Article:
Since the vote to leave the EU on 23rd June 2016, there have been many articles both positive and negative about the effects of the result on different aspects of our lives. From the wider financial economy to unsecured loans rates, debates are still on-going. However we are now living out some of those debated topics, so are we in a Brexit turmoil?
An immediate reaction to Brexit was a cut in the Bank of England base rate which was already at a low 0.5%. But now the Bank of England base rate continues to be at a record low of 0.25%, and so interest rates remain highly competitive which impacts upon our borrowing. Unsecured loan and mortgage rates are at the lowest for years and there has never been a better time to borrow. However Bank of England Governor Mark Carney hints of a rate rise has speculators claiming that as of November 2017 the base rate may increase to 0.5%, so it is wise to consider when setting household budgets. Mortgages are more directly affected by any base rate change as opposed to a loan product, can you afford an increase in your mortgage repayments every month?. Lenders do consider the base rate when offering their loan products but it isnt necessarily directly affected by any base rate change.
A direct response to low mortgage and favourable borrowing rates is evident in the housing market. Recent reports suggest that prices in London have actually started to fall, even in wealthy boroughs such a Kensington and Chelsea. Indeed the London Standard reported “that more than a third of homes for sale in London have had their asking prices slashed as the suburbs bear the brunt of a post-Brexit property crunch. Estate agents are offering discounts on almost half of properties in some outer boroughs, new figures show. A total of 36.6 per cent of homes for sale in London had their asking price reduced in the last five months, according to property website Zoopla. The average discounted property is on the market for £52,457 less than it was priced at in March 2017 — a drop of 7.2 per cent.” However, the rest of the country does not appear to be following suit, which led some to believe that wealthy London buyers are merely waiting until after Article 50 negotiations.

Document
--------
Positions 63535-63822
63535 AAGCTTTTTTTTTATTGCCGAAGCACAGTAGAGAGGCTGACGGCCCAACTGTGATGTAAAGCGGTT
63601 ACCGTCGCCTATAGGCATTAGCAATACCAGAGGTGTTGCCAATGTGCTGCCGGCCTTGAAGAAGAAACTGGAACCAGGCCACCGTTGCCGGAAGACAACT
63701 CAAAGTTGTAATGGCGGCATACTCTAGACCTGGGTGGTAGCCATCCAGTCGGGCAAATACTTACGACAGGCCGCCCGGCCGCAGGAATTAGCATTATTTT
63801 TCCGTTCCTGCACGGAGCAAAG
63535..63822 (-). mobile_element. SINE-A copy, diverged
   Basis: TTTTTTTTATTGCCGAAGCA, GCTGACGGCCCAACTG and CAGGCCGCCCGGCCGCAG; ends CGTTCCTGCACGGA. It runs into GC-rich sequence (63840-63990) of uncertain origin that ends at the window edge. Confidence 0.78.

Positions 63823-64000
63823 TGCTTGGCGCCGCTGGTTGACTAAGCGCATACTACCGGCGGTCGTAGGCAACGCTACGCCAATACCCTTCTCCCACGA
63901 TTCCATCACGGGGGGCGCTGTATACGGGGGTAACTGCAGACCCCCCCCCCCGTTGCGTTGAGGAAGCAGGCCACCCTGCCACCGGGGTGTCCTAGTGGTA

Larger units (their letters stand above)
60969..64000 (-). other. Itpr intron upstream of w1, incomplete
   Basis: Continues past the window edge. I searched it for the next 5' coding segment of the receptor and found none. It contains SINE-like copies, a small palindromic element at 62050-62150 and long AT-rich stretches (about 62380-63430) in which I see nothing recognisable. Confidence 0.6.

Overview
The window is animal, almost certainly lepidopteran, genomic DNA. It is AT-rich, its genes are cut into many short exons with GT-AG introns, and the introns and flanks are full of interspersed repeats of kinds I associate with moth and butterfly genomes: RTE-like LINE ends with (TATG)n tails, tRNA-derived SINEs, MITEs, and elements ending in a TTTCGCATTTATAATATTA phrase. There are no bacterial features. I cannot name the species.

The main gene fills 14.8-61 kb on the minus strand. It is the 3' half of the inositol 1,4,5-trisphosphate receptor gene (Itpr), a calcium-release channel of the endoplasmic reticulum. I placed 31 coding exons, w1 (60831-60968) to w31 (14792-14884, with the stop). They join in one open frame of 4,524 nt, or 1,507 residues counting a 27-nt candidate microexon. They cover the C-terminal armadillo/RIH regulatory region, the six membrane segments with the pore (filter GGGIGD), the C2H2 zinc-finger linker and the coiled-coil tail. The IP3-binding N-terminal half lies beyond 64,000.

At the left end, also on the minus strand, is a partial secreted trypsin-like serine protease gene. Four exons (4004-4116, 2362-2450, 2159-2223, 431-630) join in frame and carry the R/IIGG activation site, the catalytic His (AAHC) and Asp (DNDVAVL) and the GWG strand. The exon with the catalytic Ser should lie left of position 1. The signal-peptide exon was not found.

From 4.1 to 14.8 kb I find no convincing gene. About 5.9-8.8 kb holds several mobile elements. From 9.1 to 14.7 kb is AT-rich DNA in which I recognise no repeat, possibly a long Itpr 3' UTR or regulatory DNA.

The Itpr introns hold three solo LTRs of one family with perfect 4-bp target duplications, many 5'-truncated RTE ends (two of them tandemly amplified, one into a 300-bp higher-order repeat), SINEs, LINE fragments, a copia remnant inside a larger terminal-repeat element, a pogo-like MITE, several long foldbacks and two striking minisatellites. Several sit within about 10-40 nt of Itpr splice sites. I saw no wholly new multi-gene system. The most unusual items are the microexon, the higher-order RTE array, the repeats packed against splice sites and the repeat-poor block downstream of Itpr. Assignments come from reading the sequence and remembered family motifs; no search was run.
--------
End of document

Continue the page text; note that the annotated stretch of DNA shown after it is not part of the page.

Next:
Perhaps the biggest impact on peoples’ daily lives however has been in the cost of living. The prices at the supermarkets have gone up and this is felt by everyone. A weaker pound v the Euro and dollar, has meant that many food importers/suppliers/retailers have passed the increases onto the consumer. In the first instance retailers absorbed the costs. The much publicised stand off by Tesco against Unilever as to who would be responsible for a price increase due to the weaker pound, saw Marmite temporarily withdrawn from the shelves. It could be argued that not all food price increases are linked to Brexit, but according to the National Farmers Union (NFU), only 15% of the fresh fruit sold in the UK and 55% of the vegetables are home grown. The rest, including citrus and soft fruits, comes from the EU. Pork is another foodstuff likely to be heavily affected, as nearly 40% sold in the UK comes from overseas.